This is such a beautiful space. Could you tell us a little bit about the building and how long it’s been the Dharma College?

Our landmark building used to be called Armstrong College. We purchased the building in 2010. It was founded in the 1920s by J Evan Armstrong, its original mission. As the frieze above the entrance on Harold Way says, its goal was to inculcate the highest standards and ideals in business. This is remarkably close to our mission. We hope the building will once again act as important center where meaning and work will come together in unique and innovative ways.


"I believe that when you find meaning in your own life, you will spontaneously care about others as well."

There seems to be a considerable Buddhist community here in Berkeley. Why do you think that is?

Berkeley has always been associated with the search for meaning and deep inner exploration. After all, the city is named after Bishop Berkeley, the great 18th century idealist. Many Buddhist groups from all over Asia have found their way here. We should also mention our neighboring building, Mangalam Center on Allston Way, which has a program of public events and focuses on scholarly research, and our sister organization, the Nyingma Institute northeast of the UC campus, which was launched 45 years ago. Then there is a strong Buddhist Studies program at the UC campus.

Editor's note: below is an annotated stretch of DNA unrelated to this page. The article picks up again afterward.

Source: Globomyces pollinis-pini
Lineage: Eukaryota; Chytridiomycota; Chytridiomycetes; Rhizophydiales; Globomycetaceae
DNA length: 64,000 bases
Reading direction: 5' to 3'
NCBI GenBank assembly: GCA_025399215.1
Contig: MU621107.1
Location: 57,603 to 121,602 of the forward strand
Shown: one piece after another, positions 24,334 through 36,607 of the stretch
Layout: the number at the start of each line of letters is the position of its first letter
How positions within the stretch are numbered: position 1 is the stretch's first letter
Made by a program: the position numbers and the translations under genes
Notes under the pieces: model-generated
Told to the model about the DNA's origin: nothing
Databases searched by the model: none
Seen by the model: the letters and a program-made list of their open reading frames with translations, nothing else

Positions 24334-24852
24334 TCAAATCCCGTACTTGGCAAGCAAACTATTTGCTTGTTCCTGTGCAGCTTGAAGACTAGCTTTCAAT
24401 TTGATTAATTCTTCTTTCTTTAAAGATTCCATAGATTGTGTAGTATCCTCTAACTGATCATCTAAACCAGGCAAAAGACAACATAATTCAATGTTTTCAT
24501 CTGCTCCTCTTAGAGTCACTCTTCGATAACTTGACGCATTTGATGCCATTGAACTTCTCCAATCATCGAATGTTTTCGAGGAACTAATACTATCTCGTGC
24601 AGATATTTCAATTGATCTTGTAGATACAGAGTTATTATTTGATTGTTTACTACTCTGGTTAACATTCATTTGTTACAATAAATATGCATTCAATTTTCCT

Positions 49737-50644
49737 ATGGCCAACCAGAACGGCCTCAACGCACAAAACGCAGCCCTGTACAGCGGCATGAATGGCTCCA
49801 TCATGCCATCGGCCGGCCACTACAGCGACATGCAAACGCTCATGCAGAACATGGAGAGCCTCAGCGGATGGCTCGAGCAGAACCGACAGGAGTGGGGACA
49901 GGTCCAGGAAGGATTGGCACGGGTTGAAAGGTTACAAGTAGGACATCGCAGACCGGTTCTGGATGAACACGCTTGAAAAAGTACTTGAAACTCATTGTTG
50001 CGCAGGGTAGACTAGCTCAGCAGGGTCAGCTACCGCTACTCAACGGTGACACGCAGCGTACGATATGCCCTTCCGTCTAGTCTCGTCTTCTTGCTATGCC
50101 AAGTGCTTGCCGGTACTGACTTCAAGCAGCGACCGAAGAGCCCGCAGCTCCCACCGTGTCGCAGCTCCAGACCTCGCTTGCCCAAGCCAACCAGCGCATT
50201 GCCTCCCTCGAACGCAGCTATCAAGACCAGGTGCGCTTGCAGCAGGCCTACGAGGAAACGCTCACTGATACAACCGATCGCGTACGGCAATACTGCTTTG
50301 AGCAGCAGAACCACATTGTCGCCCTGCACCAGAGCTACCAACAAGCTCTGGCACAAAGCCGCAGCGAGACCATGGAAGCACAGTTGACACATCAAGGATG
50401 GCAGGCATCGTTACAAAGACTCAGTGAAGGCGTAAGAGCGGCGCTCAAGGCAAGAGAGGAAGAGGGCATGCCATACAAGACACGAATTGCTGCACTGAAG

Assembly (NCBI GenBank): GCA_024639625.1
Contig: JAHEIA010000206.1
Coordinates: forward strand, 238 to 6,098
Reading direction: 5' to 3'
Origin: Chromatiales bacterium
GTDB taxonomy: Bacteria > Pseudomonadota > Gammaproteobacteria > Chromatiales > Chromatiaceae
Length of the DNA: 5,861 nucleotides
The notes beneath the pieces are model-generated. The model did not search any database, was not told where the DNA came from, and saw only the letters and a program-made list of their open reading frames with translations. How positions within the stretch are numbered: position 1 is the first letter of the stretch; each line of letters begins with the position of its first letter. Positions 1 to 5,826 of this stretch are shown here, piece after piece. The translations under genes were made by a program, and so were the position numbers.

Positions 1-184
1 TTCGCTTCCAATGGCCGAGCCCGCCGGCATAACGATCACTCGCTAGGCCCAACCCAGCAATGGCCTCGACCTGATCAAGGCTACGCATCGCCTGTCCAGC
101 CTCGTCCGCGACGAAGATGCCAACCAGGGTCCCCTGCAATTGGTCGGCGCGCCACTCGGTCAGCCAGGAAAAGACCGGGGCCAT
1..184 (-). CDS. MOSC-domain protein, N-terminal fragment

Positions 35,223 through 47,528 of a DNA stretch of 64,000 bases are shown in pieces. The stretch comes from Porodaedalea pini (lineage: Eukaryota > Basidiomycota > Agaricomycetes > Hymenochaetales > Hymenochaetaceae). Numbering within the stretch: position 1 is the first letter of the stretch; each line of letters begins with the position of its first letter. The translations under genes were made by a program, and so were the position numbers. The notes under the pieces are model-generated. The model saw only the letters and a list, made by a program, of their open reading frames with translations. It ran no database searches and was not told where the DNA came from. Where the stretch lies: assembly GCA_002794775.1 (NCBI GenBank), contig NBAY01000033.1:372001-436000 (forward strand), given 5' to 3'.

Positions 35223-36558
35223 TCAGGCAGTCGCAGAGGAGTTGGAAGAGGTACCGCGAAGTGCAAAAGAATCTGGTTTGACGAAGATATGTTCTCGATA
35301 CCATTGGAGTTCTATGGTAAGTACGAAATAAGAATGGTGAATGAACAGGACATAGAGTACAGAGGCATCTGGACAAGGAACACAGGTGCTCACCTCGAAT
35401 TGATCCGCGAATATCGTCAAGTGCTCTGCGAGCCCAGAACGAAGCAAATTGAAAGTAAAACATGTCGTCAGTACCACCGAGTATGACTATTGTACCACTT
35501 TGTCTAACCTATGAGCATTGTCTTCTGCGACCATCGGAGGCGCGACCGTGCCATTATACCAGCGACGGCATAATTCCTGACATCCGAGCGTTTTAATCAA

You have big plans for the school. Tell us about them.

Dharma College is dedicated to the exploration of mind, language and body. Our ground floor is for Coworking with Wisdom members, who will have access to deep and enriching classes in yoga, mindfulness, qigong, Tibetan and Kum Nye (subtle energy movement) and also spiritually-based business methods such as skillful means. On the upper floor the College itself will offer classes on the nature of mind and the extraordinary potential of being. In the lower level we have more space for our coworking members, with a special emphasis on projects linking technology and consciousness. We also offer a 40-person presentation room and formal boardroom available to groups who share a similar outlook. Operating in a landmark building in downtown Berkeley is a great privilege and we want to share it with the community. We hope that Dharma College will become a hub for innovation and exploration with deep meaning and purpose for everyone.